The decision likely will make the biggest dent in the highly anticipated commercial season for Dungeness crab, which was scheduled to start in the bay Thursday but has now been postponed for at least 2Ѕ weeks amid health concerns.
"It will set us back quite a bit," said Art Romine, 38, a crabber who planned to return home to Newport, Oregon, after hearing about the suspension Tuesday.
"We can't be bringing in crabs that are possibly toxic," he said. "That wouldn't be good for the market at all. People don't want to buy toxic food."
Some local fishermen were hired by the Port of San Francisco to help with the oil cleanup effort for $3,000 (Ђ2,040) a day, less than a quarter of what they could make catching crabs. "They know the waters better than anyone," port spokeswoman Renee Dunn told the San Francisco Chronicle.
The 58,000-gallon spill (219,547-liter) occurred when a cargo ship's hull was sliced open by a collision with the San Francisco-Oakland Bay Bridge in heavy fog last week.
The pilot of the ship said he immediately reported the presence of oil in the water, but cleanup crews did not arrive for nearly 90 minutes. A Coast Guard log places a skimming vessel at the scene in 80 minutes.
Coast Guard officials defended their response as "by the book," but concede mistakes in their communication with the public. Initial reports set the spill at just 140 gallons (530 liters); the Coast Guard waited hours after learning it was much larger before notifying local officials.
Federal prosecutors are conducting a criminal probe and have interviewed members of the crew. The harbor pilot who was guiding the ship through the bay toward open water has not been subpoenaed in that investigation, his lawyer said.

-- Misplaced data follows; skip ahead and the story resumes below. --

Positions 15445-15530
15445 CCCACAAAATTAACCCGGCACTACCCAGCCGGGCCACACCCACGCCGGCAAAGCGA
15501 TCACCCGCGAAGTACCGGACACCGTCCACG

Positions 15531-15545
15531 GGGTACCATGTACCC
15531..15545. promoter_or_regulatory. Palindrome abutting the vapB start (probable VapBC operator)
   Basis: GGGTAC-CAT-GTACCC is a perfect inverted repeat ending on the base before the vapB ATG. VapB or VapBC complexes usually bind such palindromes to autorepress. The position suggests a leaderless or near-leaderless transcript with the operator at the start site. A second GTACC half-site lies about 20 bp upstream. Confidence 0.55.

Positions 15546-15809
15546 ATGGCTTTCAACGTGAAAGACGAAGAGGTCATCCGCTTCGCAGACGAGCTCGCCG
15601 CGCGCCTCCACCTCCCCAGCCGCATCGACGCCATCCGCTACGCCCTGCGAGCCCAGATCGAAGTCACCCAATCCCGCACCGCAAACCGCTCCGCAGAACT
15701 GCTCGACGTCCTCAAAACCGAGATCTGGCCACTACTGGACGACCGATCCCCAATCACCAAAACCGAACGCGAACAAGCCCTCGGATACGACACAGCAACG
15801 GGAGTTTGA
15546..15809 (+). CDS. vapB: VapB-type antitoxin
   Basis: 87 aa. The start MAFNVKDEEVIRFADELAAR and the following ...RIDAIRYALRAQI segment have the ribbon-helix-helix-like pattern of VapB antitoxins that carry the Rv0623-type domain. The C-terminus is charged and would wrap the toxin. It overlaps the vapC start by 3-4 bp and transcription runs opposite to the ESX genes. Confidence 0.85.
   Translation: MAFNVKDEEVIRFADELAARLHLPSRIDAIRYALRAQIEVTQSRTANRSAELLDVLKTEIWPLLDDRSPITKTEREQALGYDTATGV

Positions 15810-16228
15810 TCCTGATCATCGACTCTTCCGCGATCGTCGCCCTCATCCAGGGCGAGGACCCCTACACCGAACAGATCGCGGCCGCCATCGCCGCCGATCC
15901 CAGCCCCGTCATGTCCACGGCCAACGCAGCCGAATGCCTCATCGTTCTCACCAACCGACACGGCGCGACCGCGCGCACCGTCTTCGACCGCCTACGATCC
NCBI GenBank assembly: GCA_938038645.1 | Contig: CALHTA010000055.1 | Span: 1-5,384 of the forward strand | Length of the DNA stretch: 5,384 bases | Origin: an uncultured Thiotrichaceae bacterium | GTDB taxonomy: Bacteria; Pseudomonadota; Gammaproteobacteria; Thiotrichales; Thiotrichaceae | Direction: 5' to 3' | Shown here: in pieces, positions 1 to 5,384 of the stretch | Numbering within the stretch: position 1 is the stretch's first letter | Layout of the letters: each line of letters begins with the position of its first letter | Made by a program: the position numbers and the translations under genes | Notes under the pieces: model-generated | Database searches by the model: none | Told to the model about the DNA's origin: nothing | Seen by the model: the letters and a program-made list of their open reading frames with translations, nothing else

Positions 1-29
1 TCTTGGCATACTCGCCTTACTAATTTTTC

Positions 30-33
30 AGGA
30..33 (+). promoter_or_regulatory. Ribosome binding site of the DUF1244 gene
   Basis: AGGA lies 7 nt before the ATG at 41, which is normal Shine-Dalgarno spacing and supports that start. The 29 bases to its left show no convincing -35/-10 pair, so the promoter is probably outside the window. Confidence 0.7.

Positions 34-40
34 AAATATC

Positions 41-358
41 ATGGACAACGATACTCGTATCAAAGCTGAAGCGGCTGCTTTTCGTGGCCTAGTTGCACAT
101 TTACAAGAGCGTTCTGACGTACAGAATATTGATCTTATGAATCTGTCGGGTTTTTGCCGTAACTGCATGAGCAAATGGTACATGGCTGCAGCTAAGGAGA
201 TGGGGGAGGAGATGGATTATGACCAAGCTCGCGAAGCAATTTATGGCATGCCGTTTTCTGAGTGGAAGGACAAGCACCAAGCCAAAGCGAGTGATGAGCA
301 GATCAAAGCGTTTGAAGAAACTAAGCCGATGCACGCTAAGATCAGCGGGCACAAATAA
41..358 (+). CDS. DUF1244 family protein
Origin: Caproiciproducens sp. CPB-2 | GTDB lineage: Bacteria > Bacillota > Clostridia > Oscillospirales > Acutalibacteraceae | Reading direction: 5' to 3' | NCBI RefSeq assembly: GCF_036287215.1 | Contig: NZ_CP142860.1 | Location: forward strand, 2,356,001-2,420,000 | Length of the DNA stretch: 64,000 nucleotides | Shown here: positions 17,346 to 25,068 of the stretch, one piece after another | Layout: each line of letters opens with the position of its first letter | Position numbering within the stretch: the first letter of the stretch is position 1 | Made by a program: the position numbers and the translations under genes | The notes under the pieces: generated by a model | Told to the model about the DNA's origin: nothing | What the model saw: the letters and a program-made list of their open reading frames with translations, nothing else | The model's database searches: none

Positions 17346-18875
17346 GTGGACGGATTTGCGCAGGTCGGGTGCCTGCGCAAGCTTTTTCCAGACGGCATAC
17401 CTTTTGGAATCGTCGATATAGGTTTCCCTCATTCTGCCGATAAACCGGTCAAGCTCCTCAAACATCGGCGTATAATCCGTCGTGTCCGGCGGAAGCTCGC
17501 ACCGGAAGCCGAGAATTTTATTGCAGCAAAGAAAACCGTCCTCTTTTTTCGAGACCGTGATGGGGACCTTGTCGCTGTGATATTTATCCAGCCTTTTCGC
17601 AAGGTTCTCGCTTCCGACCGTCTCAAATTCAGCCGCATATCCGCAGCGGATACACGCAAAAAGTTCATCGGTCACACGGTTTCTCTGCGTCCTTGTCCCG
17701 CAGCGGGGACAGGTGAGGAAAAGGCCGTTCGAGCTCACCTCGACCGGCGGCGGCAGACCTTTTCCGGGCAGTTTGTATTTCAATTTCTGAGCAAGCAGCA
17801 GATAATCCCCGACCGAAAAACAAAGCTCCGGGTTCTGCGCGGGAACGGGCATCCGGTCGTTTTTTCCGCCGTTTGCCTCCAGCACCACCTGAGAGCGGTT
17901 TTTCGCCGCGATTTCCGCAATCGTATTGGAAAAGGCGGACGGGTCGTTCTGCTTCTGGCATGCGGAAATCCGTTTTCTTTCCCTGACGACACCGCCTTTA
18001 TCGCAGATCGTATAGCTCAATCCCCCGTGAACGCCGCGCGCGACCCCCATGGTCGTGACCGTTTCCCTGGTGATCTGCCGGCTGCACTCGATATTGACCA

A day after the spill, the governor praised the Coast Guard for taking "immediate action." But speaking Tuesday, Schwarzenegger seemed to change course.
The oil spill was the result of "unbelievable human failure," he said. "Then on top of it, it takes that long to react to the oil spill so by the time the next day comes around, the oil is all over the bay."
Later, after a briefing by Coast Guard officials, Schwarzenegger sidestepped questions about whether he was satisfied with the agency's response.
"I'm not an investigator," he said.
He did pledge a thorough investigation "to see also if we as a state can do more in order to prevent those kind of accidents."
"Believe me, we will ask the tough questions that need to be asked," Schwarzenegger said.
The start of the commercial crab season in the area was postponed until Dec. 1, or until state health and wildlife officials deem it safe to reopen the fisheries.
Crab fishermen voted Saturday to ask the governor for the postponement because of concerns that crabs could be contaminated by oil in the ocean and bay water used to keep the crustaceans alive on boats.
Officials say it is the first fishing ban stemming from an oil spill in California. There is no evidence that seafood has been affected by the spill, but officials wanted to make public's safety a priority, said Steve Edinger, assistant chief of the Department of Fish and Game.
The suspension will be an economic hardship for many fishermen, especially crabbers from Oregon, Washington and California's distant North Coast. The Bay Area crab fishery attracts out-of-town fishermen because it opens two weeks earlier than larger fisheries farther north.